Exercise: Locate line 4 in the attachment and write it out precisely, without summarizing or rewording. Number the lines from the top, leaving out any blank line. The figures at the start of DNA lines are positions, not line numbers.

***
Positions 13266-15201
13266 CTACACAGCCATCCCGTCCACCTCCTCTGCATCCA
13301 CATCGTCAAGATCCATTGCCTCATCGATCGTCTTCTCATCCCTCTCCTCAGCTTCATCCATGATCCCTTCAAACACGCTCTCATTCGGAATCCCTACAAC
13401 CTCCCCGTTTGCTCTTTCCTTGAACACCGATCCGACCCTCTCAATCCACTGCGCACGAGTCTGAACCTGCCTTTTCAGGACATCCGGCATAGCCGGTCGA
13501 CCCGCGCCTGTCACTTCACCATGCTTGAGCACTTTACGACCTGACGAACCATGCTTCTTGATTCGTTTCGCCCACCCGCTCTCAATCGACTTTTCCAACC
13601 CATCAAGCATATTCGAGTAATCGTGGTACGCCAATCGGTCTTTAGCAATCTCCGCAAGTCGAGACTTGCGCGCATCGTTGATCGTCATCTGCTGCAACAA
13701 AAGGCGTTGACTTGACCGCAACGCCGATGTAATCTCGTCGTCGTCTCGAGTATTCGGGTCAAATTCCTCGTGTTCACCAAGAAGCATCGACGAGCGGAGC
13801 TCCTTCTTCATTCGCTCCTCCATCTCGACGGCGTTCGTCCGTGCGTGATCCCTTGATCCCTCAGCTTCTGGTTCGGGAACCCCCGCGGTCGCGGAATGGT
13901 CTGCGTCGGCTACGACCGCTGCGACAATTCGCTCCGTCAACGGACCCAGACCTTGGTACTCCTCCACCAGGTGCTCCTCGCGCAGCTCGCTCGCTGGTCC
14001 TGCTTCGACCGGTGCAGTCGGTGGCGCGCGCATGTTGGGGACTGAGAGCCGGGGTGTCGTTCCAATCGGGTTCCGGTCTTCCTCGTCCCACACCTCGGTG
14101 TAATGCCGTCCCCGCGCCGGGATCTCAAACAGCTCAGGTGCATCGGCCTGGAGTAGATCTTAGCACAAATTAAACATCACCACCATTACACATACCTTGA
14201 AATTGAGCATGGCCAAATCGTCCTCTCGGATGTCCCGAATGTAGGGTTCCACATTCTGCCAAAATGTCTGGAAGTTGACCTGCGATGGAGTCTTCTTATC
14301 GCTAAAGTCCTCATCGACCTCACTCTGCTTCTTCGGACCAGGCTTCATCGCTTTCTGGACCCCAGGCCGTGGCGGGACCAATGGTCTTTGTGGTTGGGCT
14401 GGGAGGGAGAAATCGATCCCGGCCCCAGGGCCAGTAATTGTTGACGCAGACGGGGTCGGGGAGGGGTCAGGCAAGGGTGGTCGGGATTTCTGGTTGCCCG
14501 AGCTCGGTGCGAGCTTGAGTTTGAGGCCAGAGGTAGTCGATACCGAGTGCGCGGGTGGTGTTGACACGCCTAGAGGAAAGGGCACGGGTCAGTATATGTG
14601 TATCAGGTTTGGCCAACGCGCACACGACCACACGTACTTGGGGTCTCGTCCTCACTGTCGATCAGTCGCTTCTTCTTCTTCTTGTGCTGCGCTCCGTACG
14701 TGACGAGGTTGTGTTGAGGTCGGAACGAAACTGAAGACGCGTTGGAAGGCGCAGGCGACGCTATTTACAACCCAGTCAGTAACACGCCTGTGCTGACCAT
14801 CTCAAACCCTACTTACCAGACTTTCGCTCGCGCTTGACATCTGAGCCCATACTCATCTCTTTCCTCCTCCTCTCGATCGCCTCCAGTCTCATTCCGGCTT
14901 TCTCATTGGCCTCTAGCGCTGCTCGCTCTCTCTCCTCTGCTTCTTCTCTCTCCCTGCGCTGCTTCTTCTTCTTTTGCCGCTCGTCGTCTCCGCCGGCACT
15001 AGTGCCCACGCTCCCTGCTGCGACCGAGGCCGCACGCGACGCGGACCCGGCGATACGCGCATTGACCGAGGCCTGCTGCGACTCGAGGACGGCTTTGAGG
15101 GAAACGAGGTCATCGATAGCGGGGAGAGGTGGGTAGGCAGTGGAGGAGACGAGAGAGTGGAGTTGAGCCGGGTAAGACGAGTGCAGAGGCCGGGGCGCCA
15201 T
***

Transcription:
13401 CTCCCCGTTTGCTCTTTCCTTGAACACCGATCCGACCCTCTCAATCCACTGCGCACGAGTCTGAACCTGCCTTTTCAGGACATCCGGCATAGCCGGTCGA